In 2002 the IHR Library was the grateful recipient of Professor David Douglas’s personal library of Anglo-Norman and French books. These were part of a larger collection donated to Keble College, Oxford by his daughter Ann Douglas. The college recommended that the section relating to the history of Normandy and Medieval France would be more valuable to researchers located alongside the IHR’s considerable holdings in this area, and Ann Douglas kindly agreed that they be transferred to the Institute.
After completing an Oxford DPhil under the supervision of Sir Paul Vinogradoff, David Douglas (1898-1982) continued at first to work in the tradition of English social history exemplified by Vinogradoff and by Douglas’s friend Sir Frank Stenton. However, always committed as he was to the belief, which was unusual among his contemporaries, that the history of England could only be understood in a broader context that went back to the Roman Empire, he became interested in the 1930s in the history of the duchy of Normandy. A remarkable series of articles and books followed, including his renowned William the Conqueror in the English Monarchs series. A bibliophile who collected an exceptional personal library, he also had a major impact on the four universities for which he worked, namely Glasgow, Exeter (then the University College of the South-West), Leeds, and Bristol and, in particular, on the libraries of the last two. The story of his acquisition of the marvellous collection of second-hand books, mainly French cartularies, for the Brotherton Library at Leeds is legendary; the books were acquired in 1940 from Rotterdam despite the Second World War and the advance of the German armies. The acquisition for the IHR of his personal library augments an existing strength in French History and also represents a tribute to a historian who made an outstanding contribution to understanding of the European and English Middle Ages.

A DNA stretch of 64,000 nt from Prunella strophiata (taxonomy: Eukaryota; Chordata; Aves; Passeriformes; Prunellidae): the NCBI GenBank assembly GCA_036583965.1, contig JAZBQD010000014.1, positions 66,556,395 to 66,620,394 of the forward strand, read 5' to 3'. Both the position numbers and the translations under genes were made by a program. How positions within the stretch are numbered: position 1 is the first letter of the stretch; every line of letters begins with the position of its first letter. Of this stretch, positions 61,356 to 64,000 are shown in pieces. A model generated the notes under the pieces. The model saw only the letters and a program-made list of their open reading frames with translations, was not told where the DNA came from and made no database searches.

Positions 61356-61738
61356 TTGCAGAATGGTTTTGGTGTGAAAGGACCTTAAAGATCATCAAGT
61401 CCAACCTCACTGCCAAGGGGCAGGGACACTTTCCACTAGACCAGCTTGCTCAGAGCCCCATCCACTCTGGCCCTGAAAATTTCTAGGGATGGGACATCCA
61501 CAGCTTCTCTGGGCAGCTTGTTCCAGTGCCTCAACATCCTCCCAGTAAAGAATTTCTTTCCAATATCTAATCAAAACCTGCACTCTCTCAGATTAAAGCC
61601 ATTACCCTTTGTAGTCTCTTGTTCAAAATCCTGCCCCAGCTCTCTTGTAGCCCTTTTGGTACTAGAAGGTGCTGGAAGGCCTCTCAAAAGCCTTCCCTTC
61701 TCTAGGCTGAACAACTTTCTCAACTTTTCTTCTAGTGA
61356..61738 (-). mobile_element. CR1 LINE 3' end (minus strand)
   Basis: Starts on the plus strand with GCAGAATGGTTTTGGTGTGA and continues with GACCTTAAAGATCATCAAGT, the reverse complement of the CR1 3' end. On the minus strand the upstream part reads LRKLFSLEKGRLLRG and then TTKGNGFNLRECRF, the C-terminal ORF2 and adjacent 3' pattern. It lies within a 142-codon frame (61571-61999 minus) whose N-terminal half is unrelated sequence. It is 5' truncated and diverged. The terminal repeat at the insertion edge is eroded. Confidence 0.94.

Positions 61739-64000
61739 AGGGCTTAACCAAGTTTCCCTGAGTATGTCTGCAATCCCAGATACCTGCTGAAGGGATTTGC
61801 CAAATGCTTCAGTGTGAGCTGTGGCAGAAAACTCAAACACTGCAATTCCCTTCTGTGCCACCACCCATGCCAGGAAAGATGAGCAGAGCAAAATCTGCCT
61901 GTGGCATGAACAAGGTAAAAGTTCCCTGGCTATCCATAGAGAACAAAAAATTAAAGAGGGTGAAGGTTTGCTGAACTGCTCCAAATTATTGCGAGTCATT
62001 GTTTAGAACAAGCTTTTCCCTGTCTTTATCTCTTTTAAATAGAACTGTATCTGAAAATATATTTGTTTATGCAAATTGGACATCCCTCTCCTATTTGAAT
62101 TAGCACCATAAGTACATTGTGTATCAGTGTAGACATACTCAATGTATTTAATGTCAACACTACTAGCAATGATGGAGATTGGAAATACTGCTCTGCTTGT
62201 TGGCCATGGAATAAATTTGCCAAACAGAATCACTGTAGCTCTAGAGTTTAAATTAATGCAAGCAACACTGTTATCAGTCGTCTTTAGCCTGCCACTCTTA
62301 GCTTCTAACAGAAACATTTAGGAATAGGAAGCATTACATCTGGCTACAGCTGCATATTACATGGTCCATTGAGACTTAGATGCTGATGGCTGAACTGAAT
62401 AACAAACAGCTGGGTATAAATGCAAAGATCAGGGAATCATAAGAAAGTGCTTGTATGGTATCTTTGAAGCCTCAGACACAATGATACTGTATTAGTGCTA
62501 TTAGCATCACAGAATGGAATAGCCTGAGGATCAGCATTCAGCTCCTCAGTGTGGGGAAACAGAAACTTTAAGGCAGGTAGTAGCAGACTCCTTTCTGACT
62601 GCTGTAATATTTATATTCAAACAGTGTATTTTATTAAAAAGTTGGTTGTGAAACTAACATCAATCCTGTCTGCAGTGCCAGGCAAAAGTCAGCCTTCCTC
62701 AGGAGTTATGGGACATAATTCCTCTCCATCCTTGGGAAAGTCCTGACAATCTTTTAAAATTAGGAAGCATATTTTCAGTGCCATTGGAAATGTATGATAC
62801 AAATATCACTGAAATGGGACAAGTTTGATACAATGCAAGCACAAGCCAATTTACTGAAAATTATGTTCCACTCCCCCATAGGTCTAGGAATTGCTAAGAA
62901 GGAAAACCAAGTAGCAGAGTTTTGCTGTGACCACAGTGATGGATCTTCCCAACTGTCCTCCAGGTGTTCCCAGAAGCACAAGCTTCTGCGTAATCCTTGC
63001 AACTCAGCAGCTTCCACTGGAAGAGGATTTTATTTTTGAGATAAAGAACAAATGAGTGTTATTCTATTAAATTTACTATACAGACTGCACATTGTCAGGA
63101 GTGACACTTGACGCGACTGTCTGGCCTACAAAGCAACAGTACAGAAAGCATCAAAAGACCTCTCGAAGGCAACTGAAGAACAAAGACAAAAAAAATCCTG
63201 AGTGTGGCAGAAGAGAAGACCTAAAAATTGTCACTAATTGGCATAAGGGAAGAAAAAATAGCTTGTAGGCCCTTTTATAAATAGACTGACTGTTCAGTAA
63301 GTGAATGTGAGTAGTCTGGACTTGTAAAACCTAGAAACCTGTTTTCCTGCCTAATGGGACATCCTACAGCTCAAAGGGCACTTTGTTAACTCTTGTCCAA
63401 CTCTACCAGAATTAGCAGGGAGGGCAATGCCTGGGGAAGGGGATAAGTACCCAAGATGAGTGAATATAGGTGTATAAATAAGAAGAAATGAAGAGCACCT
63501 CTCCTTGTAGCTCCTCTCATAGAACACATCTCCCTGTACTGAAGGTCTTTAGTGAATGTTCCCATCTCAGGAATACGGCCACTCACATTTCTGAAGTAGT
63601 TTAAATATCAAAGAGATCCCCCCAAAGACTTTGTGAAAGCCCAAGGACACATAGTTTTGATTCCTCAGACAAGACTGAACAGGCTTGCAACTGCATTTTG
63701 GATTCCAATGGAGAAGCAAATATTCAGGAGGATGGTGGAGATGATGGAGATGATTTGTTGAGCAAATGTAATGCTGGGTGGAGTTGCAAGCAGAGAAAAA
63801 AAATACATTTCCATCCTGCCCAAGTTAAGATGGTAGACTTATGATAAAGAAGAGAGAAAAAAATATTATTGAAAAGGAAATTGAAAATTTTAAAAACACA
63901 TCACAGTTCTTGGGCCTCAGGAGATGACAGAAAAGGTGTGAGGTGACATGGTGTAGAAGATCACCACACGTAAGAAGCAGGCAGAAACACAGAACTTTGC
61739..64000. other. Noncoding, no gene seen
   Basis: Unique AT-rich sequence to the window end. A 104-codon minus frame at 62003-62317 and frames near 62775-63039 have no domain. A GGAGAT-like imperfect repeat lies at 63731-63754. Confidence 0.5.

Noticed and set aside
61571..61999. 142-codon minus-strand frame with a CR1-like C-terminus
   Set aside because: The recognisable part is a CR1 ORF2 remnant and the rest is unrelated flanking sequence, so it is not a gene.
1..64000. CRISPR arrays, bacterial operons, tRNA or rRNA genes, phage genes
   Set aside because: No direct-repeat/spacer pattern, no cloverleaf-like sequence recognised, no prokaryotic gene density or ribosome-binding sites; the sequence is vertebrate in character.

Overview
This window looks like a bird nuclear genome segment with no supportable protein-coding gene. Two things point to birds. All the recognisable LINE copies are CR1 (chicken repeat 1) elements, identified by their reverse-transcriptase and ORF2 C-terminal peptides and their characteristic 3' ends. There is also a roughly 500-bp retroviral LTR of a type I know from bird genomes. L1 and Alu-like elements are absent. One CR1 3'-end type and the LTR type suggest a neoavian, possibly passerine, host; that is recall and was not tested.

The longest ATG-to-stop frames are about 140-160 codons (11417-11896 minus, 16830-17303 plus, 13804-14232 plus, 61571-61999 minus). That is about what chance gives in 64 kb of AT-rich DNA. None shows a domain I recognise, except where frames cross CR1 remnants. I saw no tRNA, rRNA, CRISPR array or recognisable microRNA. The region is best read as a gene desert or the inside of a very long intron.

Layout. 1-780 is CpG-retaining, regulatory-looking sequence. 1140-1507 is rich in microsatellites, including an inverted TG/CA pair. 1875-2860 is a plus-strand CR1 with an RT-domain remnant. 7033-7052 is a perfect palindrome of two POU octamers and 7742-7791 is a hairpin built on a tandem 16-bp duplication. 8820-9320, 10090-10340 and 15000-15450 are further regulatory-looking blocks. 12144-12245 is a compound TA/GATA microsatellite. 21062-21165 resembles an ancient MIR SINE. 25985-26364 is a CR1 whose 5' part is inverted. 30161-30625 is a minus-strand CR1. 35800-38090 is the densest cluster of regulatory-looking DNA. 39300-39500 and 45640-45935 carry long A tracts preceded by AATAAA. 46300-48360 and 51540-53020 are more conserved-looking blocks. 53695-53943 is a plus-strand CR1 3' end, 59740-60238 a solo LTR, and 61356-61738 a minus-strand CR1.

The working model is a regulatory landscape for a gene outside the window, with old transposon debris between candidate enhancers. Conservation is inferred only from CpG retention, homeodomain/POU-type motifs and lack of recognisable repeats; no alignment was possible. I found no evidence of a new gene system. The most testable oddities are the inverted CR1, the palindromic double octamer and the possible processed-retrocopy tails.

The collection of around 600 books is mostly located within the IHR's French Provincial area, as well as in the French and British sections. The bequest also contains some sixteenth and seventeenth century books and a specially rebound annotated copy of J. Horace Round's Calendar of documents preserved in France  which are kept in closed access for safekeeping but can be made available on request. The items can be identified by a book plate in the front of each volume, and browsed on our online catalogue.
 see R. H. C. Davis, David Charles Douglas 1898-1982, Proceedings of the British Academy LXIX (1983), p.524
Background information on David Douglas was kindly written by Professor David Bates